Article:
Purchasing a Kit vs Purchasing a Chart and Supplies Separately

Many new stitchers wonder what the difference is between purchasing a cross stitch kit and purchasing the chart and supplies separately. Many cross stitch designs come in both kit and chart only forms. There are several things to consider for this popular stitcher’s dilemma.

1) Your personal preferences.

Fabric. Do you prefer a certain type of fabric? Would you rather stitch on linen than on aida? What about the color of fabric in the kit; do you want white fabric or colored fabric for your background? Would you rather purchase a hand-dyed fabric for this project?

Threads. Do you prefer a certain brand over another brand? Are all the colors of the brand you wish to use available to you easily for purchasing or will you have to hunt for missing colors required to stitch your project? Would you like to maybe substitute certain types of threads used in the project (i.e. … use an over dyed thread in a border instead of a solid color or replace a multi colored section with a variegated thread)

Beads. If any beads are used in the project are you comfortable using them or would you rather eliminate them and use Colonial Knots or French Knots instead? Brand is a preference for some for beads as well; some prefer the structure of one brand over another.

2) Size of the fabric.

Many stitchers have a very specific preference about how much fabric is left around the edge of the project for framing and finishing. Generally in the purchasing of a kit you will have somewhere between 1-3 inches of fabric around the border of the design, but this not guaranteed. If you have specific requirements that you or your framer are firmly decided upon it is likely best to buy your own fabric as opposed to using the fabric in a kit.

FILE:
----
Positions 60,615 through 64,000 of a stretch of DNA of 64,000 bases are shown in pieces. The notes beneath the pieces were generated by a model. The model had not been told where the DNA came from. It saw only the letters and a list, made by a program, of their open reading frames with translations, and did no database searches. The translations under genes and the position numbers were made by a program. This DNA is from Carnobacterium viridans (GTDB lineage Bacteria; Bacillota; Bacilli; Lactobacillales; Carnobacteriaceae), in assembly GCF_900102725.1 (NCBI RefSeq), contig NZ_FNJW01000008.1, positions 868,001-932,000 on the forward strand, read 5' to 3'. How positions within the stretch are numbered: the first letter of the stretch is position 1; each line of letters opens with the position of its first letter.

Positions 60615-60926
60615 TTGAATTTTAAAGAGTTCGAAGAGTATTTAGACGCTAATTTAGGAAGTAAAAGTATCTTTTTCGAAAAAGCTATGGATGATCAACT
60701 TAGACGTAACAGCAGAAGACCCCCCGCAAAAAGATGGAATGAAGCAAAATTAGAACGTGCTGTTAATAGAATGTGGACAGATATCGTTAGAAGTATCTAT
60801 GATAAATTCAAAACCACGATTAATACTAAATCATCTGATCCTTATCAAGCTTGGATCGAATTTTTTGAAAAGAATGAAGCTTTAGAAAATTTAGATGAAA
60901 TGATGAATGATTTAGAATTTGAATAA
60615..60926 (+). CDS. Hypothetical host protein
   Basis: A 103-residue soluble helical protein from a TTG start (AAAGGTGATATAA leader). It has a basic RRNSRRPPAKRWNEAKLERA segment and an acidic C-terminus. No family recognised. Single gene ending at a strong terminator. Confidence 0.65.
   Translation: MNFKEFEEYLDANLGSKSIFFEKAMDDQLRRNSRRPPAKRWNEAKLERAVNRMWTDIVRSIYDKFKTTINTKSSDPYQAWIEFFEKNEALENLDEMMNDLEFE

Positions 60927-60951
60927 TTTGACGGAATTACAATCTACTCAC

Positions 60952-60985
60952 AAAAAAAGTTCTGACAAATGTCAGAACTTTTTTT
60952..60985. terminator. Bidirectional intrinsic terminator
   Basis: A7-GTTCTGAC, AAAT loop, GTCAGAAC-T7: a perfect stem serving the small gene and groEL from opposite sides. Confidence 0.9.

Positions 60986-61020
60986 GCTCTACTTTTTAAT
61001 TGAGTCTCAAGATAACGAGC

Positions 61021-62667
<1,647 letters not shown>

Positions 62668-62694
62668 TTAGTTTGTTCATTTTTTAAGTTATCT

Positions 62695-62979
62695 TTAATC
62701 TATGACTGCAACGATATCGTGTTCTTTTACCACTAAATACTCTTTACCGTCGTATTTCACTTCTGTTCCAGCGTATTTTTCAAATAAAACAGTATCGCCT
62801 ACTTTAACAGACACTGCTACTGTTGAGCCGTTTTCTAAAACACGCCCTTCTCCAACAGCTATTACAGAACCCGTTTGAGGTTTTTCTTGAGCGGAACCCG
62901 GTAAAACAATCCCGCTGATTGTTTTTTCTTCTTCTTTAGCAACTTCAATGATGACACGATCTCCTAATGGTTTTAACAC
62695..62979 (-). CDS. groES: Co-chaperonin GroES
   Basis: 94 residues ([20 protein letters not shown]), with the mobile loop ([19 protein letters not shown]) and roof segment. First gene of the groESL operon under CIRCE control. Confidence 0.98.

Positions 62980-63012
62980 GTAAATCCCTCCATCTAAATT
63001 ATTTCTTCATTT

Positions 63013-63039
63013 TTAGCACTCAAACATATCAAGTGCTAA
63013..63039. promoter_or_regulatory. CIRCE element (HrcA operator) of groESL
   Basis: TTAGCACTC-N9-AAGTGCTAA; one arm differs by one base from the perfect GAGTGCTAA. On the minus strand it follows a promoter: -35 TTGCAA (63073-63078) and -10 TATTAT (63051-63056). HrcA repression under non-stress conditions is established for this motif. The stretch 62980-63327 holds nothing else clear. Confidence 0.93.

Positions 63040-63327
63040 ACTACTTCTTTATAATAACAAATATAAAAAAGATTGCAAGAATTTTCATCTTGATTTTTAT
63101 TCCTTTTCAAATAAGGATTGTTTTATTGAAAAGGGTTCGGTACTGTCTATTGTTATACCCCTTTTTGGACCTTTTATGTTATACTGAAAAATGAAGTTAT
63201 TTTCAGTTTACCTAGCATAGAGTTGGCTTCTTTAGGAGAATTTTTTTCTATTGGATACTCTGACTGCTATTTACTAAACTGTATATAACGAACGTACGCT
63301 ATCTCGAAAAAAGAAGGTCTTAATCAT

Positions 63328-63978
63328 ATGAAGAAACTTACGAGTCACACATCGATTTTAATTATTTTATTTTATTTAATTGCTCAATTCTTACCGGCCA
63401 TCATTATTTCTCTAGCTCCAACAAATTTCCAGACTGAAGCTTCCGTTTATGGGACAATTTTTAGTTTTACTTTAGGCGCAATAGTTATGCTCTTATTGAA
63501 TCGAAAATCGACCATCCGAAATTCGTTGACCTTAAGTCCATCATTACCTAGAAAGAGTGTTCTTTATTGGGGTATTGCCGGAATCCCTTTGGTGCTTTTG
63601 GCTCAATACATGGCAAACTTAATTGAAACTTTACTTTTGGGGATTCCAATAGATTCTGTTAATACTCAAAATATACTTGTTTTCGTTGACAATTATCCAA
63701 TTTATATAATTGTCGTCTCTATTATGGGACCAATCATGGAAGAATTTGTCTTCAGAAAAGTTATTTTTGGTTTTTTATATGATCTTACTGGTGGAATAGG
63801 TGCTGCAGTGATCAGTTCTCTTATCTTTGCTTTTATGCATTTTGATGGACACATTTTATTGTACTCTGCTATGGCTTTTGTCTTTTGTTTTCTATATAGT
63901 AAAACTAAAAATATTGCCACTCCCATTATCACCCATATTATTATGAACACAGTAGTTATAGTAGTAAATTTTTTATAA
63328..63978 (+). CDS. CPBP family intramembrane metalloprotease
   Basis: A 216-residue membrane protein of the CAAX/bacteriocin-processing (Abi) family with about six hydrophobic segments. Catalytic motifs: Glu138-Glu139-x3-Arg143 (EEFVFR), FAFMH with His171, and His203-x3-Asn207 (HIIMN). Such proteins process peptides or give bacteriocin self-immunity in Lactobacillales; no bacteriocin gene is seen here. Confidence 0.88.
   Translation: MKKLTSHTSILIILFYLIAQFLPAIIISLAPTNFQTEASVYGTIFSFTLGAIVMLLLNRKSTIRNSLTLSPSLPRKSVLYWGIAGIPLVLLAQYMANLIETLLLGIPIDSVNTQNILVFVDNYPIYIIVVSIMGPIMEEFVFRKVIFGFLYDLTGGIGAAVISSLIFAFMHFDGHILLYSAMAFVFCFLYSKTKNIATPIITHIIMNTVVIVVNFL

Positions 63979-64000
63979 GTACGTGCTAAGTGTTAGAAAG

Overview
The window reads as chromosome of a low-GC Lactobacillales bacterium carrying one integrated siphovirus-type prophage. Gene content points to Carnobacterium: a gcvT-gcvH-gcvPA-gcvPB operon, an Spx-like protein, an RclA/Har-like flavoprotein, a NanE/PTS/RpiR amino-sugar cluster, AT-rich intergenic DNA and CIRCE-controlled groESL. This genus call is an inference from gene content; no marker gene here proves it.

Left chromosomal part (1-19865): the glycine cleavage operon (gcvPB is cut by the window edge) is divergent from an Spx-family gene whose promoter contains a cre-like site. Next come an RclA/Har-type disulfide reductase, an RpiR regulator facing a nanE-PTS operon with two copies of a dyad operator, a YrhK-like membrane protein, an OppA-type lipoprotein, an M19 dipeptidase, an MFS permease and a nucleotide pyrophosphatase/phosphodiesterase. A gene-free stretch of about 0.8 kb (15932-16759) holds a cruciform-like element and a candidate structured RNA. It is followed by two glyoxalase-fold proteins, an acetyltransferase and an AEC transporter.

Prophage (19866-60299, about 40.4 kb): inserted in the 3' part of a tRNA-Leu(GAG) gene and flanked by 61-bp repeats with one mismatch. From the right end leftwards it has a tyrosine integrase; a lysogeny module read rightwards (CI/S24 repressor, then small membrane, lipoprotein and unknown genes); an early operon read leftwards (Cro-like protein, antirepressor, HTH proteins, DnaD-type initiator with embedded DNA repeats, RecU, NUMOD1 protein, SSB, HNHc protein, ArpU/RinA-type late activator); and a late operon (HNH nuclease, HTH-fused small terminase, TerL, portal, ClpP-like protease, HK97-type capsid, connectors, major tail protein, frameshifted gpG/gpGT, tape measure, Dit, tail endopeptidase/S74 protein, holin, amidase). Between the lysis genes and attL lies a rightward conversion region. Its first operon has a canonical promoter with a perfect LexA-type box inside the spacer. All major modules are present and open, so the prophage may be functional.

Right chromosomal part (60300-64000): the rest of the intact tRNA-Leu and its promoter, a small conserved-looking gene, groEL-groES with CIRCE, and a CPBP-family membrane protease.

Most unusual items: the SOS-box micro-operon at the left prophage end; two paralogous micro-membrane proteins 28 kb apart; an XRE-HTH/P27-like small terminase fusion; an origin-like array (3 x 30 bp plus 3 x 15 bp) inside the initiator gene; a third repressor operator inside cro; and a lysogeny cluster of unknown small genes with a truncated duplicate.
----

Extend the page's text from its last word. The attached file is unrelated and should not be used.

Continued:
3) Amount of threads, beads and embellishments.

Another thing to consider is how much thread you use for a project. Kits contain a pre-measured amount of floss and beads. These amounts vary by brand and many a stitcher has found themselves running out of floss and having to write to the kit producer requesting more of a certain color or sometimes several colors. While some kits have more than enough supplies provided it is, again, never a guarantee that it will be enough for you personally to complete the project.

If you were to purchase your threads separately you can buy extra to begin with and not have to worry about thread dye lots being different. If by chance you do run out you will know the correct thread code numbers and can go to your local or online needlework supply shop to purchase more of that color without having to rely on the kit manufacturer to send you more of that color.

4) The type of chart received.

Generally a kitted version of a cross stitch chart will vary slightly from a chart only purchase. Chart only versions tend to have a heavy card stock cover or are printed completely on card stock or heavier paper that what you may receive in your cross stitch kit purchase. The chart in a kit may be of a lighter weight paper and tear more easily.

5) Would you like to stitch the design more than one time?

For example, if you have two children and would like to stitch the same design once for each of the children, it may be less expensive and more organized to purchase the chart & supplies separately than to purchase two cross stitch kits. This also allows the ability to use slightly differing fabrics for each to give them their own pizzazz even though they are the same design.

These are all just a few of the things to consider when debating between purchasing a kit and purchasing the chart and supplies separately. I hope it has given some insight to your decision and made things a little easier on you. Happy Stitching!

Kind Regards,
Loretta

For more tips, tricks and project ideas visit StitchingtheNightAway.com where you’ll find free cross stitch patterns, cross stitch supplies, and more great cross stitch information.


Loretta Oliver, EzineArticles.com Basic PLUS Author

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About Loretta Oliver

I’ve been a cross stitcher since I was 8 years old. It was something I learned as a Girl Scout when we did a project for a badge related to crafts and the group choose to cross stitch a holiday design on a red sweatshirt using waste canvas. (Talk about hard first project, that was such a pain!) I was one of the first ones finished and I’ve had a needle in my hand almost every day since then.

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